5. And drag and drop it to one of the 4 positions of a suitable key in KeyboardLayoutEditor (see below for the final code)

    • BTW I think the application made some mistakes here. Because with dragging some characters to a certain key, it didn't write the correct unicode-code into the de-file but some name of the corresponding deadkey character. (For example it wrote "dead_belowdot" instead of U0323 allthough I chose the latter character in Gucharmap and dragged it over. I suppose this is a bug.
    • The result was
      • that with these deadkey special characters I had to type them FIRST and THEN the letter I wanted them to appear over or under.
      • the other inserted characters with the correct unicode-code could be typed by FIRST typing the letter and THEN the special character I wanted to add above or below. This is the behaviour I am used to, so I tried to fix the deadkey versions:
    • My solution was to edit the de-file by hand replacing all the wrongly inserted deadkey-versions with the correct unicode-code for the combined character-version. Now I can type a letter and then add the special character.
  6. When you inserted all characters you need you can save the file

    • In my case KeyboardLayoutEditor didn't just save the changes to the "basic" variant inside the "de-file" but overwrote the whole "de-file" thereby deleting all other variants
    • Allthough I think I don't need the other variants I didn't like that. So I copied the code KeyboardLayoutEditor wrote in the de-File to my de_backup replacing the "basic" section there and then saved de_backup as "de" replacing the old "de".
    • the evdev.xml doesn't have to be edited this time because an existing variant was edited so no new variant/layout has to be added to the file.
  7. Then I used the sudo dpkg-reconfigure xkb-data command in the console

  8. Finally I did a reboot

Result: Everythin works like a charm now! :)

Some thoughts

I don't know why it worked this time by using KeyboardLayoutEditor.

  1. My first guess is that it worked because I didn't try to add a new variant to the keyboard-Layout-file (de) but edited an existing one thereby avoiding some possible mistakes with editing the de-file and the evdev-xml

  2. My second guess is that it worked because KeyboardLayout editor wrote the Unicode-Codes different than I had when first manually editing the de-file.

    • For example the unicode-code I inserted looked like this: U+02BE
    • The unicode-code written by the application looks like this: U02BE
    • Perhaps by leaving out the "+" it worked? As I am a noob I don't know.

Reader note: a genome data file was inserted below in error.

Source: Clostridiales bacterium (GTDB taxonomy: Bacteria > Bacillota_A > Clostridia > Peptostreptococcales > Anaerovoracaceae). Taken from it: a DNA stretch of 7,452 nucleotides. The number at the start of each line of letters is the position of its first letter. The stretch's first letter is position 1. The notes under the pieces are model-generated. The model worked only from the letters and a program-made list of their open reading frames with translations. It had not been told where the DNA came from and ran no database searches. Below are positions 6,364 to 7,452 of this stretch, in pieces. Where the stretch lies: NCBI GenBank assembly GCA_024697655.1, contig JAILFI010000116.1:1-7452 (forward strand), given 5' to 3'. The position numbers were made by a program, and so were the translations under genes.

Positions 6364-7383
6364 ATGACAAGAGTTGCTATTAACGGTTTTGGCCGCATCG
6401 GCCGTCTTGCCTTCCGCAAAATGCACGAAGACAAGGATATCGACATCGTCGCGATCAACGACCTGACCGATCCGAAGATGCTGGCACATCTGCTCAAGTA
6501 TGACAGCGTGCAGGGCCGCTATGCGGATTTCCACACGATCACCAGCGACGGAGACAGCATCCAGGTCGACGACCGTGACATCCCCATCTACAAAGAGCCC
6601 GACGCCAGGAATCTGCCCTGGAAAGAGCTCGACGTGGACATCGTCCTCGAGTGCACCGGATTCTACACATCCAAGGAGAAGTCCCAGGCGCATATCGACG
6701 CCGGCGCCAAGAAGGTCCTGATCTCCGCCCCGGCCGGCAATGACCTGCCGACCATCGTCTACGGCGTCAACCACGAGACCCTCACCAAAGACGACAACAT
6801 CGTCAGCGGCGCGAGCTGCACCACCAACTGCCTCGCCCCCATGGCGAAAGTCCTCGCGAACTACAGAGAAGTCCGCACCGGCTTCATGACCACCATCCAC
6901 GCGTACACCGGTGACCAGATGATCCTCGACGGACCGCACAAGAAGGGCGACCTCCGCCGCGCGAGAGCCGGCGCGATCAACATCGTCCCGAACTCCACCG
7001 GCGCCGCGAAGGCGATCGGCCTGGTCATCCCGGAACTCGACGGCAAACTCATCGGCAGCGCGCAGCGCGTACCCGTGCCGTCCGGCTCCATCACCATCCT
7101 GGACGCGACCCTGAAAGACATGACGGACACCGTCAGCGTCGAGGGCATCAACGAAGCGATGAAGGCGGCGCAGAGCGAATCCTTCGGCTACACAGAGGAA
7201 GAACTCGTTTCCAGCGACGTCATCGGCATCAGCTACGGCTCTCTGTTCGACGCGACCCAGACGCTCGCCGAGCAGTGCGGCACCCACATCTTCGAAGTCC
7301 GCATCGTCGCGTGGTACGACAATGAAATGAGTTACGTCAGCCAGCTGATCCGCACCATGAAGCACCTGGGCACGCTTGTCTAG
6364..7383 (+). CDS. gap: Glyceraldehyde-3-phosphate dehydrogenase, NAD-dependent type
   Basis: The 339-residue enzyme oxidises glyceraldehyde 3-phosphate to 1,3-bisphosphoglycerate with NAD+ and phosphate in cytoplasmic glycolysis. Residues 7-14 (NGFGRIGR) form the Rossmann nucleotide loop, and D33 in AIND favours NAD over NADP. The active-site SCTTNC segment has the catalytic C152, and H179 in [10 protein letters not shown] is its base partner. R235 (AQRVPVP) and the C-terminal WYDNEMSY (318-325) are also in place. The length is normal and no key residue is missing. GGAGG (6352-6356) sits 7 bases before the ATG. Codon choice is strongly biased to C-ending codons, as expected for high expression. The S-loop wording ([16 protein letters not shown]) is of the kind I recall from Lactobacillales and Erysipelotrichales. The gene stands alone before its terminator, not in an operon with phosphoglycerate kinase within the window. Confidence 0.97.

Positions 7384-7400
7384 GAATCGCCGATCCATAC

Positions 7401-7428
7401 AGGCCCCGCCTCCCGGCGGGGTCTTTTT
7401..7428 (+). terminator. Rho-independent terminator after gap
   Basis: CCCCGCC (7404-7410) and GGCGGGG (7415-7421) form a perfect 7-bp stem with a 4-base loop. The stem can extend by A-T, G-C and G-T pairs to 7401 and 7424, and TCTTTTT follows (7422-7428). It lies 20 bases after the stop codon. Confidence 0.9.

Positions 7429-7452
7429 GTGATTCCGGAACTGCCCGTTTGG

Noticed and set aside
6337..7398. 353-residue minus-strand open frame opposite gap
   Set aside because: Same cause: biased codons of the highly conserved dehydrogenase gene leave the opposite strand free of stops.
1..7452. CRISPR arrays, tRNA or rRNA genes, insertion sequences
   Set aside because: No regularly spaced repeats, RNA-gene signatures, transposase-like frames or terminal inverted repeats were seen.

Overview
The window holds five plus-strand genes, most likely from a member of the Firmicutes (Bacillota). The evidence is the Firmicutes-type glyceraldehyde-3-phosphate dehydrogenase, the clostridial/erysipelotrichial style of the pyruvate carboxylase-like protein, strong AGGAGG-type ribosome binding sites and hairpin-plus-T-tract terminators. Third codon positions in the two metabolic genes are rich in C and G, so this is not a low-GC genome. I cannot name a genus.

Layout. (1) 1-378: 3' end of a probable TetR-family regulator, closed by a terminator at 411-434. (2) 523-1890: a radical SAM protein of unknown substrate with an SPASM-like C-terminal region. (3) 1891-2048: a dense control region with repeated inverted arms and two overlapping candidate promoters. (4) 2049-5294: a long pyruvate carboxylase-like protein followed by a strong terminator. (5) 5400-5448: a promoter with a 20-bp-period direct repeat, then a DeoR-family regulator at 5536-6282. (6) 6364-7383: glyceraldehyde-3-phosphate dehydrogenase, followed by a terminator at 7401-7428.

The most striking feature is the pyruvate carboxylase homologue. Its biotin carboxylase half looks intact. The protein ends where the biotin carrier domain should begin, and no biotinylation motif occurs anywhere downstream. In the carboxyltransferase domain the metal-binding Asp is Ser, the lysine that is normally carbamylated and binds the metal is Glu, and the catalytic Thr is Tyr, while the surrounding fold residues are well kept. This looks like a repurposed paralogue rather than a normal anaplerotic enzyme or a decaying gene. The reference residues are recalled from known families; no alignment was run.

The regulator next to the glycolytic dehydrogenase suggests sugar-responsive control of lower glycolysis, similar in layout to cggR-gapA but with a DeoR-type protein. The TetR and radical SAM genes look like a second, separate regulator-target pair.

• Some knowledgable people might see a a differend cause in the code below.

The Code which worked which I inserted in the keyboard layout-file (de in my case)

(This is the final version where the mistakes made by the application are allready manually corrected by me)

//////////////////////////////////////////////////////////////////////////////    ///
//
// Generated keyboard layout file with the Keyboard Layout Editor.
// For more about the software, see http://code.google.com    /p/keyboardlayouteditor
//

xkb_symbols "basic"
{
    name[Group1] = "German";
    include "latin(type4)"
    include "level3(ralt_switch)"
    include "kpdl(comma)"
key <AB01> { [              y,              Y, guillemotright,          U203A ] }; // y Y » › 
key <AB02> { [              x,              X,  guillemotleft,          U2039 ] }; // x X « ‹ 
key <AB04> { [              v,              V, doublelowquotemark, singlelowquotemark ] }; // v V „ ‚ 
key <AB05> { [              b,              B, leftdoublequotemark, leftsinglequotemark ] }; // b B “ ‘ 
key <AB06> { [              n,              N, rightdoublequotemark, rightsinglequotemark ] }; // n N ” ’ 
key <AB08> { [          comma,      semicolon,     U030C,       multiply ] }; // , ; Dˇ × 
key <AB09> { [         period,          colon,  U0323,       division ] }; // . : D? ÷ 
key <AB10> { [          minus,     underscore,          U0331,         emdash ] }; // - _ ̱ — 
key <AC02> { [              s,              S,          U017F,          U1E9E ] }; // s S ſ ẞ 
key <AC06> { [       h,       H,          U032E                 ] }; //   ̮ 
key <AC07> { [              j,              J,  dead_belowdot,  dead_abovedot ] }; // j J D? D˙ 
key <AC10> { [     odiaeresis,     Odiaeresis,  U0307,  dead_belowdot ] }; // ö Ö D˙ D?